In a sun-baked swimming pool in Philadelphia this past midsummer week, Donna de Varona, a little 14-year-old pixy, won a national championship and set a world record in a sport once reserved for amazons with bulging muscles. Not many miles to the south, President Kennedy sat in his air-conditioned office and with a squiggle of his pen transformed 70 miles of Cape Cod shore line into a national park, answering some of the needs of Americans who were moving toward the beaches like lemmings. Northward, in New York, 26,176 wagered heavily and cheered wildly as Duke Rodney won the first event in the triple crown of trotting, a country sport now solidly established in the big city and the big time. Out in Milwaukee a virtuoso performance by superstar Warren Spahn drew 40,775 fans to County Stadium, while in Washington a near-sellout 27,000 saw Mickey Mantle and Roger Maris raise their home-run totals to 45 each, as the statistical element of baseball once again electrified the public.
It used to be that the sports fan knew what to expect from year to year and even from decade to decade. But now, as last week's events so clearly showed, there is only one constant: constant change. Young parachutists spill out of the skies and pass batons in a sport undreamed of a few years back. Golfers line up at 4 a.m. to play on courses that recently were unkempt wilderness. Homebodies who once thought of the Sunday double-header as the crowning sports event of a sedentary week now go down to the sea with nylon sails and fiber-glass boats or strap on ultralight equipment to come to grips with woods and mountains and underwater depths. No sport has gone untouched. Technology, leisure and jingling cash in the public pockets have led to a sports explosion unparalleled in history, one that has burst in an approximate pinpoint of time.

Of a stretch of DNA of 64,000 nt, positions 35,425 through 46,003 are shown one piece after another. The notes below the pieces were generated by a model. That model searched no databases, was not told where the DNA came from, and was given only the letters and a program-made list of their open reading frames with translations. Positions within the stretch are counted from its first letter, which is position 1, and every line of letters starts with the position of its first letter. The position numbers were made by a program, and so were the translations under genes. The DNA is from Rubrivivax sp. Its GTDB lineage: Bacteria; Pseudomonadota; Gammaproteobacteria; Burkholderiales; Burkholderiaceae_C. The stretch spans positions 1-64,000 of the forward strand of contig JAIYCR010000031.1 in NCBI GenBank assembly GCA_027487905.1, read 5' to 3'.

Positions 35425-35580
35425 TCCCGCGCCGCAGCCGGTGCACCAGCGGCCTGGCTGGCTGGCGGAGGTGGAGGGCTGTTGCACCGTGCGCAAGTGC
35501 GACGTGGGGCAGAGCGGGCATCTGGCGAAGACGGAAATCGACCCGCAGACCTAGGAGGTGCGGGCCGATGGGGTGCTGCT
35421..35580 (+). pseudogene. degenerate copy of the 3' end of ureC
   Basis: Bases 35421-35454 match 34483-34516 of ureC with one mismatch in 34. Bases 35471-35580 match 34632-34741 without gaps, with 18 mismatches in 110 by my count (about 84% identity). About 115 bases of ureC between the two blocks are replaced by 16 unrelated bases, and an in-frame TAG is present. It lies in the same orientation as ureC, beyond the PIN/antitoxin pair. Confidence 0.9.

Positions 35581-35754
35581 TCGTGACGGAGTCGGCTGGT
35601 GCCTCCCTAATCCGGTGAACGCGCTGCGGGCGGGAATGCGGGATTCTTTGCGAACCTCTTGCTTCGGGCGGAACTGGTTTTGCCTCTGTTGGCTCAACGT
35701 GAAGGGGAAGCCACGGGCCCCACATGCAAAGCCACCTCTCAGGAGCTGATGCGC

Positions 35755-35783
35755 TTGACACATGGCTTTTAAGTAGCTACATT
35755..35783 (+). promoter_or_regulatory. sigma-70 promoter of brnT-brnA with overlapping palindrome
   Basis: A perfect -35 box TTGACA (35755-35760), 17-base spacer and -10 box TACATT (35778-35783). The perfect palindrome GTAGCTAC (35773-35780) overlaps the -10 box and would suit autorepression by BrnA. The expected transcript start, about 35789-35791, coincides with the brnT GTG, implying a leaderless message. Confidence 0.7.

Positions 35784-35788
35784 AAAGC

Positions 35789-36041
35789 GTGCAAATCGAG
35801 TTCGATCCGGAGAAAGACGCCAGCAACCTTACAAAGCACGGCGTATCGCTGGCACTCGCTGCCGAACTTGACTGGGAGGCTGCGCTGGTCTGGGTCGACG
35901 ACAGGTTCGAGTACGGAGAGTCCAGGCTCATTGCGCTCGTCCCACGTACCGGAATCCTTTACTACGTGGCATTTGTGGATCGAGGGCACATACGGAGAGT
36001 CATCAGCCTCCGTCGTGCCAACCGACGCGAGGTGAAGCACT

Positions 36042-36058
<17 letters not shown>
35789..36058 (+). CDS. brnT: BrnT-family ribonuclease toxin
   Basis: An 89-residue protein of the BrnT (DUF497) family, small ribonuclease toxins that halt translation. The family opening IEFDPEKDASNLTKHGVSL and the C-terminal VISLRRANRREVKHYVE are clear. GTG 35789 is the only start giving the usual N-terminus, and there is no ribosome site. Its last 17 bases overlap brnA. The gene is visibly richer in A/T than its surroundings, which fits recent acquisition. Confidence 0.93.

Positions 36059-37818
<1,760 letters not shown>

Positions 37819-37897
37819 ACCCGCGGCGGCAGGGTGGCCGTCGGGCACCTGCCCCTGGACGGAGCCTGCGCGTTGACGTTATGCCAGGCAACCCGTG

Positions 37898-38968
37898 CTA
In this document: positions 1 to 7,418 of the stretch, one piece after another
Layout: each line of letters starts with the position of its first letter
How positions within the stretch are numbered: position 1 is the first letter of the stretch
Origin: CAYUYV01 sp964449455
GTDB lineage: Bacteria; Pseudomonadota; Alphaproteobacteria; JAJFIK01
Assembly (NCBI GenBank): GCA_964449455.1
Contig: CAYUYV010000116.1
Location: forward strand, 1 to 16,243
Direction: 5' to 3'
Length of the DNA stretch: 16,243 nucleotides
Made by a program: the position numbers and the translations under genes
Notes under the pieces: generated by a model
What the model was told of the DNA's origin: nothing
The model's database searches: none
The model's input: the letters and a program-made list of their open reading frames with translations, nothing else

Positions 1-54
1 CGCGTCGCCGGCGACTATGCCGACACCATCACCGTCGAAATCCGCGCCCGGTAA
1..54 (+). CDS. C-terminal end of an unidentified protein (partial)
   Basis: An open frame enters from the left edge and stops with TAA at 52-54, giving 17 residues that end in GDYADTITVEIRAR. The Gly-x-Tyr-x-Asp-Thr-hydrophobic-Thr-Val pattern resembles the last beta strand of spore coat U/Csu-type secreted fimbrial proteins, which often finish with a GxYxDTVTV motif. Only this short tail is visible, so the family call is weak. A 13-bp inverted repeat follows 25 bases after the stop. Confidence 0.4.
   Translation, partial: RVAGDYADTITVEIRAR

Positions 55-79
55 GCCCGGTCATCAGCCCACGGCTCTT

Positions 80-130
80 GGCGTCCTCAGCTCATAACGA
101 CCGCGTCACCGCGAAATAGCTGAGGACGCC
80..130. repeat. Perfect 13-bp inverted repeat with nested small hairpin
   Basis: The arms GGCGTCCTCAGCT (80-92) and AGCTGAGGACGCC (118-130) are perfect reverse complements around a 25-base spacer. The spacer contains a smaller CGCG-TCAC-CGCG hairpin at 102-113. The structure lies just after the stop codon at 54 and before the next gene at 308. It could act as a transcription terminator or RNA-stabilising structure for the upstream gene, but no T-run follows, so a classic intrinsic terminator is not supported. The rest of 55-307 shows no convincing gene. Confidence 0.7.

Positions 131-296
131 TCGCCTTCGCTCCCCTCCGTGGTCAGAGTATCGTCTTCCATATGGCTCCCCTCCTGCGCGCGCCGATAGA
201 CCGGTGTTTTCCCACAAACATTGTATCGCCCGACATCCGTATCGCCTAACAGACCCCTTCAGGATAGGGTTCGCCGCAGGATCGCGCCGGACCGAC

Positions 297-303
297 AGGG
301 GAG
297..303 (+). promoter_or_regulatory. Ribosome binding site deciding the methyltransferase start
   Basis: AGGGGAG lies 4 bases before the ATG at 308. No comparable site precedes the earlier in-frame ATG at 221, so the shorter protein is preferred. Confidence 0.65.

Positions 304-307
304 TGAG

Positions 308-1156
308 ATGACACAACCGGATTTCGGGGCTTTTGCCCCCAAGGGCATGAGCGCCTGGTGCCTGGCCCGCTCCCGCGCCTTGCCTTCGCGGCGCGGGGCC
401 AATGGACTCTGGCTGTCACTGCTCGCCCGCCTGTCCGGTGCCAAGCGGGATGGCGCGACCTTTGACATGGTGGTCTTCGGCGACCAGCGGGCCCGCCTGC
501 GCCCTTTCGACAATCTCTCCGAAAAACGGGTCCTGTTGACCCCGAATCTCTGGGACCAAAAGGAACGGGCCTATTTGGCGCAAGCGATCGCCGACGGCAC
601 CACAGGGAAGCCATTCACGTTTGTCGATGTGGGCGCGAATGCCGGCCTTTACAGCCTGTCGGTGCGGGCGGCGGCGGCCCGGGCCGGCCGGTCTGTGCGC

Seven years ago last week the first issue of SPORTS ILLUSTRATED was published. In that year, 1954, there already was a stampede to stadiums, arenas and the outdoors. "The greatest sports binge in history," said the
Wall Street Journal
that August, but the binge was a mere ripple compared with the wave of change that was to come. Consider what has happened since—often for the better, occasionally for the worse, always remarkable:
In the 20 years prior to 1954 one major league baseball stadium had been constructed (in Milwaukee). In seven years new ones have sprouted in San Francisco, Minneapolis and Baltimore; Washington, Los Angeles and Houston are due next year, and New York the year after. The total investment: $100 million.
But in spite of its new look baseball has felt the bind of its expansion. Major league talent has been diluted—and the minor leagues are all but dead. In New Orleans what was in 1954 second base in the home park of the Southern Association Pelicans is now the site of the swimming pool of the Fontainebleau Motel. The general manager of the Fountainebleau used to be the general manager of the Pelicans. He now claims more customers a night than the ball club had in a week, but he is a sentimentalist and wishes New Orleans had baseball. New Orleans doesn't give a damn. It has had to build 120 new boat-houses and is planning a new city marina for its boating public.